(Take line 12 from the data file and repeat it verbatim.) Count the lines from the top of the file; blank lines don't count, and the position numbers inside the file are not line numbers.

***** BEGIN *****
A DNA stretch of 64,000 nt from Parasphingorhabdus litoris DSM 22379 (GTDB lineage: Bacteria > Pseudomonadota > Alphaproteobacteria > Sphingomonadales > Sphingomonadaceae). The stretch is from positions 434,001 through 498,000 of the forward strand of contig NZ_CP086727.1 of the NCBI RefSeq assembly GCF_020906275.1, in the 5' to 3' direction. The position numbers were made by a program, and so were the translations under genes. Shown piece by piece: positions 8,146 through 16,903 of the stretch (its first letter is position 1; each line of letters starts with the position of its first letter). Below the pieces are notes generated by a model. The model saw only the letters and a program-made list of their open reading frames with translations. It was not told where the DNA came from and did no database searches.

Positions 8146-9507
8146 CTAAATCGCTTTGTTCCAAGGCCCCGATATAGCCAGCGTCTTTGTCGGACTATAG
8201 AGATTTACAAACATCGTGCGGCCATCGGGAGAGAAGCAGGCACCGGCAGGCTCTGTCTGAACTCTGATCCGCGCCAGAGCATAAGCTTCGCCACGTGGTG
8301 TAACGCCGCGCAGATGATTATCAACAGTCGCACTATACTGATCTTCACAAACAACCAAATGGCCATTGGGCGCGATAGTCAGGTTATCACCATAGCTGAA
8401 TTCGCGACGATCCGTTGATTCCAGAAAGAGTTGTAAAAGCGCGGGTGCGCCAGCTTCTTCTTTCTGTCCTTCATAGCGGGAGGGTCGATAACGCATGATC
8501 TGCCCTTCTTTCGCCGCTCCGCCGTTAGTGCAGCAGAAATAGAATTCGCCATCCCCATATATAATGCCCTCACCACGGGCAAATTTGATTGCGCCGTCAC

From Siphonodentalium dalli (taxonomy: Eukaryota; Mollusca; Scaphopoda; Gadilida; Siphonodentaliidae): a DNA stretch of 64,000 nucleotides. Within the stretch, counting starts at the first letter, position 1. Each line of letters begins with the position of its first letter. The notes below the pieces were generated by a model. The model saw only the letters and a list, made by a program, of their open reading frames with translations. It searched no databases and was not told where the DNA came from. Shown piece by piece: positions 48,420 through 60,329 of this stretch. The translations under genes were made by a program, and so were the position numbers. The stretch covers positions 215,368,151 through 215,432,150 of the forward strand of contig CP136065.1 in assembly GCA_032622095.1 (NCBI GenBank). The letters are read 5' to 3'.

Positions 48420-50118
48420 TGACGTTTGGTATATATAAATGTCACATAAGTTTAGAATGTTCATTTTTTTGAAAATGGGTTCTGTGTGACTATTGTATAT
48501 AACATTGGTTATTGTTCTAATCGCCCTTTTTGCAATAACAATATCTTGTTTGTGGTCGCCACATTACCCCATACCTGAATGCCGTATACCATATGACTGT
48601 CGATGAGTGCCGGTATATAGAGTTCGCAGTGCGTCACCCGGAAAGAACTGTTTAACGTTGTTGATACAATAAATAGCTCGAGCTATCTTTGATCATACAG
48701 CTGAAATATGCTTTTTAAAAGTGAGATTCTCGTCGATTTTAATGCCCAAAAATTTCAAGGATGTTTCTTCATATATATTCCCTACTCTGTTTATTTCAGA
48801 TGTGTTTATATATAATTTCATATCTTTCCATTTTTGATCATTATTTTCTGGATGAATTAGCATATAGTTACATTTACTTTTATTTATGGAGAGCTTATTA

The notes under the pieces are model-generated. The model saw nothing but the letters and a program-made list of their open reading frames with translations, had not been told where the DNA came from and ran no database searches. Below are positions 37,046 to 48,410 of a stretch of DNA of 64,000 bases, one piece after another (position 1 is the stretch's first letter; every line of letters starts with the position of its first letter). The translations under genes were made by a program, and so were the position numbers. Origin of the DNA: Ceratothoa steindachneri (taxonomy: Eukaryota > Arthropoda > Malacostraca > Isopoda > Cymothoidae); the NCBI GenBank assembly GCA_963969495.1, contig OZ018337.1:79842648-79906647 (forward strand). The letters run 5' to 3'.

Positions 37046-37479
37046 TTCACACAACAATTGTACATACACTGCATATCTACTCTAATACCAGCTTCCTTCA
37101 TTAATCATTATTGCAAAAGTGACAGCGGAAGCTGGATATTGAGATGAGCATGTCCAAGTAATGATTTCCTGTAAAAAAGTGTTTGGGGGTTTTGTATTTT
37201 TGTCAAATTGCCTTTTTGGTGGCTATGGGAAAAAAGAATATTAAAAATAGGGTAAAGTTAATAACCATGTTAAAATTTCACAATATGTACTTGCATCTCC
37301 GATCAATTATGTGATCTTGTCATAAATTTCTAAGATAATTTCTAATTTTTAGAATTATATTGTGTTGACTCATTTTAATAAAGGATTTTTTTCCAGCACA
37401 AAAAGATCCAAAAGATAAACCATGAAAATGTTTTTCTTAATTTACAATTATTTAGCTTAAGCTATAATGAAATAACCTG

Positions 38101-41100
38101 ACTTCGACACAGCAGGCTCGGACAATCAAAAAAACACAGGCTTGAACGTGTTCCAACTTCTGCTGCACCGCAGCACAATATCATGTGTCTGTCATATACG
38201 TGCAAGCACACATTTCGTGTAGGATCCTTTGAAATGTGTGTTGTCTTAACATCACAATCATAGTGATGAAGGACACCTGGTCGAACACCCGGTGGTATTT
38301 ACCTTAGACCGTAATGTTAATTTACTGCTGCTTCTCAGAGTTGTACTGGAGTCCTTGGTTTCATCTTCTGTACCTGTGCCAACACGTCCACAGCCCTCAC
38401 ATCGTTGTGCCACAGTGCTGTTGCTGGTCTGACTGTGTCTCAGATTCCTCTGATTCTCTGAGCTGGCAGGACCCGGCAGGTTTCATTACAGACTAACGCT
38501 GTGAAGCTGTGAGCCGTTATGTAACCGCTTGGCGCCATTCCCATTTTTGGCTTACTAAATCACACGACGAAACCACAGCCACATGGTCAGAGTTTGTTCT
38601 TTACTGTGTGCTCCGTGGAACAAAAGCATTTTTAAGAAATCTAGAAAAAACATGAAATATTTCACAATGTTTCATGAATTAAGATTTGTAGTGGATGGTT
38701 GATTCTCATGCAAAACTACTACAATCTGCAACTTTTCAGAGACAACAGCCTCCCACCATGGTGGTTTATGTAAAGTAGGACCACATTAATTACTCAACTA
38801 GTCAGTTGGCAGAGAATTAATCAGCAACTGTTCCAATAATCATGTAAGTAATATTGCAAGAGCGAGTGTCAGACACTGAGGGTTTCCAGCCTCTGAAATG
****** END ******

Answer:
48601 CGATGAGTGCCGGTATATAGAGTTCGCAGTGCGTCACCCGGAAAGAACTGTTTAACGTTGTTGATACAATAAATAGCTCGAGCTATCTTTGATCATACAG